This post was originally published August 3, 2016 and extensively updated November 24, 2017.
The rise of the internet has brought new possibilities and sources for raising money online. With the increasing popularity of GoFundMe accounts, a donation-based crowdfunding site, and other crowdfunding sites, we are getting more and more questions about the tax consequences of using these sources for funding.
Types of Crowdfunding
There are three different types of crowdfunding, and the tax implications of each differ significantly. The best one for you depends on your situation and what you want the end result to be. The three types of crowdfunding are: reward-based crowdfunding, equity crowdfunding, and donation-based crowdfunding.
With this type of funding, a company offers consumers products or experiences in exchange for pledging money to help start their project. In most cases, proceeds obtained from the campaign are taxable as income to the company. Any related expenses usually offset this income. A common example of reward-based crowdfunding would be Kickstarter.
Equity crowdfunding is a way for companies to obtain equity investors in their companies. The SEC regulates this type of funding. The proceeds obtained through equity funding are not taxable to the company because they represent capital in the company.
Donation-based crowdfunding is one of the most popular sources of crowdfunding. If you’ve heard about someone who has tried to raise funds for medical needs, home renovations, or funeral arrangements, they most likely used donation-based crowdfunding. It is one of the easiest ways to solicit gifts from friends, family, and even strangers for a cause.
As you can see, this type of donation is much different than the first two. So what are the tax implications when you set up an account to receive, or donate to, these funds? Is crowdfunding taxable income?
Are Proceeds From A GoFundMe Account Taxable?
In most cases, the funds received through a donation-based site like GoFundMe are not taxable. They are considered personal gifts, which aren’t taxed as income.
Are My Donations Tax-Deductible?
If you donate to a cause on GoFundMe, you may or may not have to pay taxes on GoFundMe donations.
If you donate to a IRS-approved 501 (c)(3) organization through GoFundMe, then your donation is tax-deductible, according to charitable gift tax laws. If you donate to a person, (for medical expenses, funeral expenses, or just because), however, you can not deduct the gift from your taxes.
In this article, we’re going to focus mostly on donation-based crowdfunding tax implications.
Is GoFundMe Tax-Free?
IRS requirements are often confusing, and crowdfunding tax treatment is no exception.
IRS GoFundMe Requirements
Crowdfunding sites, like GoFundMe, are legally required to file a Form 1099 with the IRS for campaigns that receive over $20,000 in donations or over 200 donations. This requirement has caused some confusion among individuals who start a GoFundMe account and receive donations over the $20,000 limit and even at the IRS.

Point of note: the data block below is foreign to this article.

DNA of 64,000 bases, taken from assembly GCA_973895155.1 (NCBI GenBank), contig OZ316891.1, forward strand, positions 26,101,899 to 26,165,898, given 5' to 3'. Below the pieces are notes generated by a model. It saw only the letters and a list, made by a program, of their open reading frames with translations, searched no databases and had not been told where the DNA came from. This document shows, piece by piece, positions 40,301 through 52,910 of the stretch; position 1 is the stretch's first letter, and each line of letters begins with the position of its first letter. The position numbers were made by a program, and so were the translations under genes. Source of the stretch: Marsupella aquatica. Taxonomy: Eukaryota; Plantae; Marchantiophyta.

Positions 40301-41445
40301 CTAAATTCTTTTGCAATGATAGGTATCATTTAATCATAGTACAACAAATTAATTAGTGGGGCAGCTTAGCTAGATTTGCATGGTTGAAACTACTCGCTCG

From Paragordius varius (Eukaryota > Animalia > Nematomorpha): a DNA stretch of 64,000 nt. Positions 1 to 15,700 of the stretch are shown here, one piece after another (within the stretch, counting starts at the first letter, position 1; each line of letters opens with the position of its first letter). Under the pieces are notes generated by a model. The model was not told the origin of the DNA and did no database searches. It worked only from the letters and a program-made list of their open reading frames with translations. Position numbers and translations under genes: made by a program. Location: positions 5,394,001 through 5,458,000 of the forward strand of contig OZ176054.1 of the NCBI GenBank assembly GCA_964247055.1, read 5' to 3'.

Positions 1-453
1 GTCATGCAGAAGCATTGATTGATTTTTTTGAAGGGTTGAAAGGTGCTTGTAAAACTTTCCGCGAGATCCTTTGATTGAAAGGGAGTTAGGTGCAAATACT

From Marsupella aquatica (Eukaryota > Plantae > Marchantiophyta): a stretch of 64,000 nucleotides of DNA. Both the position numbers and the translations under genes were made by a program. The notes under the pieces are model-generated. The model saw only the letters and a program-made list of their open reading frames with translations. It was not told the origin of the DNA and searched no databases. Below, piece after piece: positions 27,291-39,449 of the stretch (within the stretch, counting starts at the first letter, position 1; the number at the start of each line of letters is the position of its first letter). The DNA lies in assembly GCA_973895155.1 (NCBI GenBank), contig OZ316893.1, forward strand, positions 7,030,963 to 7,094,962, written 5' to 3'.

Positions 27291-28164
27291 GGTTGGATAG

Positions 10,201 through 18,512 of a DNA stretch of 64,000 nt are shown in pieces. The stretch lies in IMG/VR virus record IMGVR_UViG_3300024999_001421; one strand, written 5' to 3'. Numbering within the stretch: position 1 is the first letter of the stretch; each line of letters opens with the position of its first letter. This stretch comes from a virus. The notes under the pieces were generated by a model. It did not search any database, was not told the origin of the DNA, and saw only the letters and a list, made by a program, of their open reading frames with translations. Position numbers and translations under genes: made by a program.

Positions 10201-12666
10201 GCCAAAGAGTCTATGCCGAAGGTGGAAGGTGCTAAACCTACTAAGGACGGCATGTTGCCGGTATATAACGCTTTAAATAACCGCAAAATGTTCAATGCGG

Why the confusion? For most people, a 1099 indicates taxable income that needs to be reported on their tax return. However, as mentioned above, donation-based crowdfunding is not taxable. While you should report crowdfunding on your tax return, this does not automatically make it taxable.
Filing Form 1099 for IRS GoFundMe Donations
To eliminate some of the confusion, you should record the 1099 income on your tax return as other income. Then, on another income line, report an offsetting reduction for the same amount. You can also add a short explanation of the reason why it is being considered nontaxable.
If you fail to correctly file your crowdfunding donations, you might experience other problems later on. Recently, the IRS sent a cancer survivor a tax notice for $19,000 related to back taxes and interest after she received a 1099 for proceeds on her GoFundMe account. The IRS claims that her proceeds should have been claimed as income.
Basically, the IRS received a copy of the 1099 showing proceeds and tried to match it up to her tax return, but she didn’t record the income on her return. Without her recording the income the way we have suggested, the IRS has no way to know that the proceeds should not be taxable.
Trying to sort this out with the IRS after the tax return has been filed can create a lot of headaches and frustration.
Other Popular Crowdfunding Sites
In addition to GoFundMe, there are other crowdfunding sites like Kickstarter and Indiegogo.
- Kickstarter: Kickstarter is a reward-based crowdfunding site. If you donate to a campaign, you can help bring projects to life with your donations. For example, thousands of people donated to the Veronica Mars Kickstarter campaign to have a movie made. Those who donated received a special gift depending on their donation amount.
- Indiegogo: Similar to Kickstarter, you can donate to a campaign to bring projects to life. Donors also receive incentives for giving money to the project.
If you are considering using one of these crowdfunding accounts, it is important to consider the tax implications of each before jumping into it. If you are unsure about your unique situation, reach out to CMP and we’ll help you determine any tax implications you should consider.